CHAPTER SIX HUNDRED-TWELVE
Jacques de Molay pulled the chainmail shirt on. He sighed. As the air expelled from his lungs, he grew younger. In a matter of moments, the last known Grand Master of the Templars became a young man.
“Perfect,” Jacques de Molay said with a wide smile. “Now, we have a lot to do.”
“To do?” Nelson asked.
“How many quests have you been on, young man?” Jacques de Molay asked.
Nelson shook his head.
“By the time I was your age, I had been on more than twenty,” Jacques de Molay said. “I’d killed more than a hundred infidels. I…”
Jacques de Molay shook his head and looked at Peddra.
“You are not ready to be the Grand Master, my son,” Peddra said.
“I’m not?” Nelson asked.
Peddra and Jacques de Molay shook their heads.
“I don’t have time for this,” Nelson said. “My father is dying! I can’t…”
“You are not ready,” Jacques de Molay said. He stretched to his tallest and screamed, “You are not ready!”
“How do I get ready?” Nelson asked.
“We will teach you,” Jacques de Molay said. “When you leave this place, you will be ready to find the hoard, ready to be the Grand Master of the Order of the Templars. Ready to replace me.”
“You must be willing,” Peddra said.
“Do I have a choice?” Nelson asked. “The Goddesses aren’t here. Alex either. Mari clearly couldn’t come. I am trapped here.”
“We are all trapped by our personal histories,” Peddra said. “You have a chance to become something great.”
“I’m not great already?” Nelson asked. “I am the only male heir to Bernard of Clairvaux!”
“You may be great, but you are not ready show your greatness,” Jacques de Molay said. “Are you willing to get ready?”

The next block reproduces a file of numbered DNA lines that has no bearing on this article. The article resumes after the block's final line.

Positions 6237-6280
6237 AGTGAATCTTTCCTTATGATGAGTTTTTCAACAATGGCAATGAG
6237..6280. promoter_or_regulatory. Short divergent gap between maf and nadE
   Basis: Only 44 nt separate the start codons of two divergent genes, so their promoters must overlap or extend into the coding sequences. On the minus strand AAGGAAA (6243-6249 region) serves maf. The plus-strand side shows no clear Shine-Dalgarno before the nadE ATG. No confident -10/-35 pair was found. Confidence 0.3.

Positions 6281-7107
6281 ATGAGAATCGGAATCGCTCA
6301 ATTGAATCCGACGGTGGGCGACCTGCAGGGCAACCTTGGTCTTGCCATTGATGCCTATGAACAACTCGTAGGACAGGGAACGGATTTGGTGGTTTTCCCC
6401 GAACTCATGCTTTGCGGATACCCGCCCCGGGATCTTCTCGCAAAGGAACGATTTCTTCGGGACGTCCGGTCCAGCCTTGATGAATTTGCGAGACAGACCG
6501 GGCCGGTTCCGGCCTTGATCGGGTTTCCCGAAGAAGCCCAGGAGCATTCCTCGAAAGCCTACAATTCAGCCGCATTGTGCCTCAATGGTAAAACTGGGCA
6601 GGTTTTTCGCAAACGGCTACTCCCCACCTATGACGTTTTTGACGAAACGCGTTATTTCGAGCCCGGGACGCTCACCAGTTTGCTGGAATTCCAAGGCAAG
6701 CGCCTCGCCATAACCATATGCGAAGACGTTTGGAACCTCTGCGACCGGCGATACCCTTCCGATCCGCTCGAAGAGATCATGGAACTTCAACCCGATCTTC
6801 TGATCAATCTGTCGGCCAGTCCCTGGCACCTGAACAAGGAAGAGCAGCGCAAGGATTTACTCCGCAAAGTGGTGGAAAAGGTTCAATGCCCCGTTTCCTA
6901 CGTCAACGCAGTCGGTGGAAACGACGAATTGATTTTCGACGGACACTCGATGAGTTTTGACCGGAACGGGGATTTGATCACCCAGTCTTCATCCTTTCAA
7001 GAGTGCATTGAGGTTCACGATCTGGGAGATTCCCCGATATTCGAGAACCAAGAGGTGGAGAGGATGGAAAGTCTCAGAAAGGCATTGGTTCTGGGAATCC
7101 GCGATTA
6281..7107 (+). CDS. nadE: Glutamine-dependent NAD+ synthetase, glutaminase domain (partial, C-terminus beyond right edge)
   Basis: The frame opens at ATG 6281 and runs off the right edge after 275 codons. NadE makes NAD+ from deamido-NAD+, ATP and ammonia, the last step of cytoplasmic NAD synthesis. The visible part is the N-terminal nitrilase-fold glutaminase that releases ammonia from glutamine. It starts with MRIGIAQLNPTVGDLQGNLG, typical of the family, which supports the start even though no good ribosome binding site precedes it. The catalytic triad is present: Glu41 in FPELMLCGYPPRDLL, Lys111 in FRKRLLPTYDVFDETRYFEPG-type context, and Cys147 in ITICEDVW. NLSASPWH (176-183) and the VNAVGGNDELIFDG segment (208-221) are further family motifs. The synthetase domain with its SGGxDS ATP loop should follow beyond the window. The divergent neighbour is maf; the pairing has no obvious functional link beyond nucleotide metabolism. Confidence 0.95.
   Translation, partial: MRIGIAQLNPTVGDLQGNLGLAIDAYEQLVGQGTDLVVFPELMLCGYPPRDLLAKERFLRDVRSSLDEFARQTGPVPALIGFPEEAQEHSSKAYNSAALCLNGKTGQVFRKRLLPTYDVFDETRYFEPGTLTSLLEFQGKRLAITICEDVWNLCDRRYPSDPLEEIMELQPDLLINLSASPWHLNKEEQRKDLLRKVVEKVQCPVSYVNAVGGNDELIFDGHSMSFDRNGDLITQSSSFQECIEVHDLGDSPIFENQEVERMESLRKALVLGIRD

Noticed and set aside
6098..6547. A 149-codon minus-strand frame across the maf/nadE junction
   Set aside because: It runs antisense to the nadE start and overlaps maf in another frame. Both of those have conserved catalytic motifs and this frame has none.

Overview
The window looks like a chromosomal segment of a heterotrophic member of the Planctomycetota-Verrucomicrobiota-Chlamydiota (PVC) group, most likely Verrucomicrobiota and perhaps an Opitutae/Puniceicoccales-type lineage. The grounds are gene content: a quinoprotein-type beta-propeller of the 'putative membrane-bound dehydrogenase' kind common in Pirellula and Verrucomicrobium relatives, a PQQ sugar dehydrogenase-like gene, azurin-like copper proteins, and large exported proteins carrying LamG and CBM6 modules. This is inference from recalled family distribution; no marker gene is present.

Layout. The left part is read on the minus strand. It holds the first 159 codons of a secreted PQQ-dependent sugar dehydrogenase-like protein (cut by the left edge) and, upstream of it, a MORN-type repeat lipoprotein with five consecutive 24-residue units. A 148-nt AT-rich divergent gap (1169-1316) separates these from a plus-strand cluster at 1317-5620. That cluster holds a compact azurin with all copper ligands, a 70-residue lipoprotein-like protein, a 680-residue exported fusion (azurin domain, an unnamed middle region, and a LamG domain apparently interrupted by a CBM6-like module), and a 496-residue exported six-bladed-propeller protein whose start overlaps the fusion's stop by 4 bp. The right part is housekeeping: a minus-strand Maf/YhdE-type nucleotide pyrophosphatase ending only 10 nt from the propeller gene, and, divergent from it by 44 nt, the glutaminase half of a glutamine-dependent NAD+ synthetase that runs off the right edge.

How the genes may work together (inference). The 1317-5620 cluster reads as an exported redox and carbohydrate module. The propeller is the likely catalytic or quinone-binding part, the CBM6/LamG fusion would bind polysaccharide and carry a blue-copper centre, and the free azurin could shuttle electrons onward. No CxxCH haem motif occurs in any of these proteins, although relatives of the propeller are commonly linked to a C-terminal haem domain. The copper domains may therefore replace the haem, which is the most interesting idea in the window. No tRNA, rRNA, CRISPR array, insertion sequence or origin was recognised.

“Willing to learn from us?” Peddra asked.
Nelson looked down at the stone floor. Like the rest of the castle, these blocks were hand hewn from stone.
“The only way out is through,” Nelson said, softly.
“You are willing to learn?” Jacques de Molay asked.
“I am willing to learn,” Nelson said. “To get ready. Any idea of how long will I be here?”
“As long as it takes,” Jacques de Molay said.
“But…” Nelson said.
He found himself standing in a historic smithy. The heat was oppressive. There were nearly naked brutes of men stoking the fires. Peddra stood in the center of the smithy.
“Make me a sword,” Peddra said. “This is your first task.”
“You’ve done this before?” Peddra asked.
“Since I was five year old,” Nelson said.
Peddra put his hand to his heart and then moved it toward Nelson, who bowed his head to receive the blessing. After a moment, he stood tall and got down to business.
“What kind of blade? Hilt? Material?” Nelson asked. “Special? Magical? Or just a sword?”
“It’s up to you. Use what you find,” Peddra said. “I will be here to assist, should you need it.”
“We are all here to assist you,” an obsidian skinned hulk of a man said in perfect Frank. “It’s our honor to help build a Grand Master.”
Nelson nodded to his ancestors and got to work.
While Nelson learns what he needs to know, this story line of Denver Cereal will be on hiatus. This story should return in July. In the meantime, we are rolling back the years to the origins of Denver Cereal.
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